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Influence of EPR-Level on Central Apnea
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vsheline Offline

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Post: #11
RE: Influence of EPR-Level on Central Apnea
(06-21-2015 12:11 PM)tedburnsIII Wrote:  Wow! Might suggest speaking to another board-certified sleep doctor or pulmonologist. It sounds as if your case is not run- of- the mill.
...
Dial-winging and fussing with the EPR just doesn't sound like it's the best solution. Seems as if it's a 'shot in the dark'.

Too early to tell if an Adaptive Servo Ventilator (ASV) machine may be needed, but probably not.

More often than not, the number of centrals continues to lower during first few weeks or months of therapy, as our system gets used to breathing against pressure.

There are probably many potential causes for centrals, but in common cases where Carbon Dioxide washout is a contributor then reducing EPR or Pressure Support or turning off A-Flex tends to reduce the number of centrals.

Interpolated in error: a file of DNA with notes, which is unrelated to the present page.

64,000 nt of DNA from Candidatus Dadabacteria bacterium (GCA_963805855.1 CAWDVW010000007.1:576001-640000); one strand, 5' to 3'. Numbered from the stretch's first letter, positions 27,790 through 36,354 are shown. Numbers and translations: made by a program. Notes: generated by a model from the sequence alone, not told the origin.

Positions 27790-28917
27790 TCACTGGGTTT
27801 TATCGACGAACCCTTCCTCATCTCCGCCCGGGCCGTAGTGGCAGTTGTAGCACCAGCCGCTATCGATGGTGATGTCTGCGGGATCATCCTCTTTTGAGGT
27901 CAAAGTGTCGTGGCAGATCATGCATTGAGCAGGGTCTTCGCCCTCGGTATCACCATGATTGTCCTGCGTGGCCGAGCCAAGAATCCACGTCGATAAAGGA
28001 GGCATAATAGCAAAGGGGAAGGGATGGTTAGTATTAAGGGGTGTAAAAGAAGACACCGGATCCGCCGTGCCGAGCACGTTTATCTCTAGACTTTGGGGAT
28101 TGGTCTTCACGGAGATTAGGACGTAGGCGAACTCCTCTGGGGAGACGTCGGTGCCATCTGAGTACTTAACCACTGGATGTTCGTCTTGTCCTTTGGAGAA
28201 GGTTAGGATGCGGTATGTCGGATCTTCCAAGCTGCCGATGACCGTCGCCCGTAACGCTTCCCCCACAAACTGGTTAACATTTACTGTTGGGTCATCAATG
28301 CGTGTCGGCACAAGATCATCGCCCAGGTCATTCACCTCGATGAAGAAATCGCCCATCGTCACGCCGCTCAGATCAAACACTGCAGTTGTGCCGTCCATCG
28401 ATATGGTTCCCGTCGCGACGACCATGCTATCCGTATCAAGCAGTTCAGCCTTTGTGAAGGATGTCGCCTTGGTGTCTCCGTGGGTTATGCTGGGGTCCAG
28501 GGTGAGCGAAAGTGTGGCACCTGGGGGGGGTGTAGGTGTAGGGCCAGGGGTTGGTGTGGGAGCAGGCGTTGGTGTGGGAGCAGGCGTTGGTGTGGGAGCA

The nice thing about EPR or A-Flex or Pressure Support is these all tend to make it easier to breathe and increase comfort. But some (a minoriy) have found that using high amounts of EPR or Pressure Support can significantly increase the number of centrals.

An average of two or three centrals per hour of sleep is widely considered nothing to be concerned about, unless the centrals are long in duration (longer than 30 or 40 seconds, I think) and result in deep desaturations in SpO2 levels. Usually the average number of central apneas per hour (the CA Index) needs to be at least 5 before health insurance companies will consider covering an ASV machine which can treat both obstructive and central apneas.

Membership in the Advisory Member group should not be understood as in any way implying medical expertise or qualification for advising Sleep Apnea patients concerning their treatment. The Advisory Member group provides advice and suggestions to Apnea Board administrators and staff on matters concerning Apnea Board operation and administrative policies - not on matters concerning treatment for Sleep Apnea. I think it is now too late to change the name of the group but I think Voting Member group would perhaps have been a more descriptive name for the group.